The AP-exclusive stories drew extensive play in the heat of March Madness, showcasing the power of AP when we think ambitiously and outside the box, even around annual events already in the glare of the media spotlight. For their outstanding work, Russo and Fenn win AP’s Best of the Week.

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Jan. 25, 2019

Beat of the Week

(Honorable Mention)

Europeans unravel massive tennis-fixing ring

for getting exclusive details from the French police on a growing tennis match-fixing scandal in Europe. Leicester revealed the names of four players being held and details of the investigation into the “Maestro,” an Armenian based in Belgium who is the alleged ringleader of a gambling syndicate suspected of fixing hundreds of matches and paying off more than 100 players from around Europe.https://bit.ly/2WiPfuShttps://bit.ly/2FNlJbV

Dec. 08, 2016

Best of the Week — First Winner

Blum breaks news on a new baseball labor deal and the scoops keep coming

All week, AP Baseball Writer Ron Blum knew that a new labor contract between Major League Baseball and its players was close. Each day, he stayed on the phone, talking to both sides, figuring out how far apart they were. Wednesday night, they were close. Then, the call came: They had a deal. “You’re the only person we trust to get it right,” the source told Blum about why he got the story.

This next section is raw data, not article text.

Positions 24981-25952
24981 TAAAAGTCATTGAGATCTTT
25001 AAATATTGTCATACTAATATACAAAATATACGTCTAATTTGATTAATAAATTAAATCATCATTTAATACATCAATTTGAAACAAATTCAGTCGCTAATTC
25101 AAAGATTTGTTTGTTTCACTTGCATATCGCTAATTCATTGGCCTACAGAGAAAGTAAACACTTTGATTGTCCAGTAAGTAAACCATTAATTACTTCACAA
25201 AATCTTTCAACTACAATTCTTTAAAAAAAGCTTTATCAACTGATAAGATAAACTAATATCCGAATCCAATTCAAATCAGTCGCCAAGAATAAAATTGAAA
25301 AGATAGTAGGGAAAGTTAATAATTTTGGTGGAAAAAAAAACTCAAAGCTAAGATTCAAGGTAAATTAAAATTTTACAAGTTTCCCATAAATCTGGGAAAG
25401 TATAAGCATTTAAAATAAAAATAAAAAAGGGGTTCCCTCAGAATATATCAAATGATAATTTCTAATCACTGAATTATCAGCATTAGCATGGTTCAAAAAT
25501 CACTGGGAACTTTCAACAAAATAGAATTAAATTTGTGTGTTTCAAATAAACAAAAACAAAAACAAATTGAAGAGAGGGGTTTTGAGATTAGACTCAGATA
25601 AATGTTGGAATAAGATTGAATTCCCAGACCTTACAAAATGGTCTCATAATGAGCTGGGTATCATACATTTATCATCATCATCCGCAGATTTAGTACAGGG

Over the next few hours, Blum got more. The terms of the deal began to emerge. New players would not be able to use smokeless tobacco. The league that won the All-Star Game would no longer get home-field advantage in the World Series.

For those scoops — and more — Blum earns the Beat of the Week.

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Sept. 16, 2022

Beat of the Week

(Honorable Mention)

Inside the lines: AP chronicles San Quentin prison tennis program

gained exclusive access to a tennis program in California’s San Quentin State Prison, producing a distinctive enterprise piece on sports behind bars.Bay area sports writer McCauley, a former college tennis player, had been invited to play tennis with inmates and requested permission from prison authorities to write about the program, which pairs inmates with a player from the outside community. She and photographer Vásquez were allowed into California’s oldest prison twice — McCauley as a player and reporter, and Vásquez to capture images of the program and the inmates’ stories.The result was an engaging account of a sports program seeking to build a stronger sense of community among inmates, as well as the connections they forge with players from the outside the prison.Read more